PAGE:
The wrong development is irreversible. Montclair is historical and uniquely beautiful with its proximity to New York City. Each Montclair village now provides the calm and convenience of a small town. Each village neighborhood is embedded with majestic elms, oaks and maples dominating streets of stately 19th and 20th century Victorians and colonials. Residents enjoy the tranquility of these neighborhoods whether we live in them or not.
Montclair is also blessed with both Brookdale and Anderson Parks designed by Frederick L. Olmsted, the father of American Landscape Design. Neighborhoods are speckled with homes of past and present nationally recognized artists, social reformers and industrial leaders. Montclair has been a cultural and intellectual community since the 1800s.
Our elected officials need to represent our interests. THESE PEOPLE NEED TO HEAR FROM YOU. This Plan has to be stopped.
The Plan needs to:
Design development responsibly using unbiased studies relevant to Montclair.
Design development which provides a positive tax flow or enhances the quality of life.
Design development within current building heights in our villages which compliment and enhance existing architecture.
Improve parking, traffic and people flow to attract businesses that can thrive.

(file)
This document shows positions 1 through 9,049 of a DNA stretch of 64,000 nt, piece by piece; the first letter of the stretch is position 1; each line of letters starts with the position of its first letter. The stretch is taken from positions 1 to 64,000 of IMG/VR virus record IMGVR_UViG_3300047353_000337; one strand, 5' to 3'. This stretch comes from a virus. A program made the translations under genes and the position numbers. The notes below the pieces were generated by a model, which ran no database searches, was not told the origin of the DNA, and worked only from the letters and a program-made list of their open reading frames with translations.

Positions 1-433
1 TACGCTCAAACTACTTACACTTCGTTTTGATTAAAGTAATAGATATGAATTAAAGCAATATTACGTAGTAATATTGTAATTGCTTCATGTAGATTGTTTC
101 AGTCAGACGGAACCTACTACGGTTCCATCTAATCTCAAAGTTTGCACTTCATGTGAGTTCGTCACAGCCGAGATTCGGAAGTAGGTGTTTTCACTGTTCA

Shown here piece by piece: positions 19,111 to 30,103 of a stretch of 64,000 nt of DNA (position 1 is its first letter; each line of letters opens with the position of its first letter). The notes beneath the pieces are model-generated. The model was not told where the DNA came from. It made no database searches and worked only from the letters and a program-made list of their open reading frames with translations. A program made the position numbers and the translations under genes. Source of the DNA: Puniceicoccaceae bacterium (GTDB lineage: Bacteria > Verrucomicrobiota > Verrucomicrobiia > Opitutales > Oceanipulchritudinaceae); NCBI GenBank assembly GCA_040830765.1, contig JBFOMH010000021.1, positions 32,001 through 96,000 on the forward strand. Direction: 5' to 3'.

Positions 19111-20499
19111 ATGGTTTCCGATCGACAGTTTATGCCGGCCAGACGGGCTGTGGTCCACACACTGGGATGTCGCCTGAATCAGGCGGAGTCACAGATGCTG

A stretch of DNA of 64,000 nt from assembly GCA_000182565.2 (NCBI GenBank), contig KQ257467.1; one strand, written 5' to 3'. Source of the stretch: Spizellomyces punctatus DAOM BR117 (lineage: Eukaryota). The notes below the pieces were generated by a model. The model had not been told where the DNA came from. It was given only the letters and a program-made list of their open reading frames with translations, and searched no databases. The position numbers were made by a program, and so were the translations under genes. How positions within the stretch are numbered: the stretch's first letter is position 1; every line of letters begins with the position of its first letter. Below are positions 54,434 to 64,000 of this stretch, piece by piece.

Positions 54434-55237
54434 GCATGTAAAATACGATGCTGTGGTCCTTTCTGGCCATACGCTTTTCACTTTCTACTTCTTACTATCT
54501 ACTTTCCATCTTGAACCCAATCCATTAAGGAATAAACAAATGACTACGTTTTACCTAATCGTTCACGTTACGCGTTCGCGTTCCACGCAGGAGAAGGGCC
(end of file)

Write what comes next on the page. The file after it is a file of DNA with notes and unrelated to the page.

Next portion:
Preserve parks, open space and historical architecture so Montclair continues to be a uniquely beautiful and interesting town.
We need to tell our officials to table this Plan and do what is right.
Come to Council meetings and ask them to table this Plan. Write letters to Montclair Times, Baristanet, Watercooler and Montclair Patch. Contact Mayor Jackson and meet with your council member. Letters can go to the town municipal building at 205 Claremont Ave, 07042 and email:
Mayor Robert Jackson: firstname.lastname@example.org is for high rises
Deputy Mayor Robert J. Russo: email@example.com
At-Large Rich McMahon: firstname.lastname@example.org is for high rises
1st Ward Councilor. Hurlock: email@example.com is against high rises
2nd Ward Councilor. Robin Schlager: firstname.lastname@example.org is against high rises
3rd Ward Councilor. Sean Spiller: email@example.com
4th Ward Councilor. Renee Baskerville: firstname.lastname@example.org